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Alfred Hitchcock has been called 'the Master of Suspense', considering 'Psycho' state how effectively he achieves the element of suspense in this film.

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Introduction

Alfred Hitchcock has been called 'the Master of Suspense', considering 'Psycho' state how effectively he achieves the element of suspense in this film. Alfred Hitchcock is known as the master of suspense. After the shocking triumph of his 1960 masterpiece 'Psycho', there was much demand for the classic 'stalk and slash' horror film. The real question is: What is Suspense? The dictionary definition of suspense is:- '1. The condition of being insecure or uncertain 2. (i) Mental uncertainty (ii) anxiety 3. Excitement felt at the approach of a climax' - Collins English Dictionary Suspense can be shown in many ways. Music can psychologically affect the way we think of this. The pitch and line frequency of music affects the way that our brain thinks about certain situations. For Example: If you were watching a horror film, such as, 'Psycho' you would be more afraid if the background music was a high pitch shrieking sound rather than if it was a calm pleasant tune. We associate different sounds with different moods. A piece of music played in a minor key is considered sad, compared to the same piece played in a major key which would then be considered happy. Hitchcock selected high pitch, shrieking music, which is mostly played in minor keys. This promotes the audience to become terrified as the shrieking symbolizes screaming. By choosing such dramatic and emotional music Alfred Hitchcock has created a gripping and beguiling film. Hitchcock's film 'Psycho' is about a young girl called Marion who steals $40,000 in hope to pay off her boyfriends debts. She stays the night in 'The Bates Motel' and is brutally murdered by an anonymous killer. The story line quickly changes from a thriller about Marion stealing the money to a 'stalk and slash' horror film. Marion's disappearance is investigated by private detective Arbogast who is murdered later on in the film by what looks like an old woman. ...read more.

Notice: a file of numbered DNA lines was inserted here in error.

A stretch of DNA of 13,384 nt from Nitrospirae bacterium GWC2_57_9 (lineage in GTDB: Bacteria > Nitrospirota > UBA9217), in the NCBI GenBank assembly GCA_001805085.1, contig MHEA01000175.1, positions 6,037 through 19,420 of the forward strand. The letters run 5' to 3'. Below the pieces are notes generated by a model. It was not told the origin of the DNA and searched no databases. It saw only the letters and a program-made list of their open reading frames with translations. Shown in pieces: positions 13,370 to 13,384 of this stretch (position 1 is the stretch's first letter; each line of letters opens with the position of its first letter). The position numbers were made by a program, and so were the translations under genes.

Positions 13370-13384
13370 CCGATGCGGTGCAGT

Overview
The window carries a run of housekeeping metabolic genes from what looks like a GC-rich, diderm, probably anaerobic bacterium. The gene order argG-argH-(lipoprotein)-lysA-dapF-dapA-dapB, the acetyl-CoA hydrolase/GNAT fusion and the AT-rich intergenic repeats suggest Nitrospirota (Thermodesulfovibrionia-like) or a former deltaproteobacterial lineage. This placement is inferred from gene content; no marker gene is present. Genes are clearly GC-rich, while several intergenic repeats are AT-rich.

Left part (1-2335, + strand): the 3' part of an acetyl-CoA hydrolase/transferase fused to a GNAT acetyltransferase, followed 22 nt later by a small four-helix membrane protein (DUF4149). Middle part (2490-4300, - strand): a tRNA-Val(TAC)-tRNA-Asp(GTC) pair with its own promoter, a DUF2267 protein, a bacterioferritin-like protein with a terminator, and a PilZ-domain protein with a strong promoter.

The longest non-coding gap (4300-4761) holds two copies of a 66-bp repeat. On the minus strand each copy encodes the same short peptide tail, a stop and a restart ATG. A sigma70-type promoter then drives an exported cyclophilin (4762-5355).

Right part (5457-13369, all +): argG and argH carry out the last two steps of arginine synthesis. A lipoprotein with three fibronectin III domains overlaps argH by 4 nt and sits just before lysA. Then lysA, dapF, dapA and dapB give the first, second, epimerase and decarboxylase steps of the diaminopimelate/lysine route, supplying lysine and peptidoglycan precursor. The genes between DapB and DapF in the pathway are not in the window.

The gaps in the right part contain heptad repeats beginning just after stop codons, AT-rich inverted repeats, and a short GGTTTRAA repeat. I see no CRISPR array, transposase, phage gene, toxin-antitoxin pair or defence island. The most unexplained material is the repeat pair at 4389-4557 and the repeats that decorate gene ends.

Middle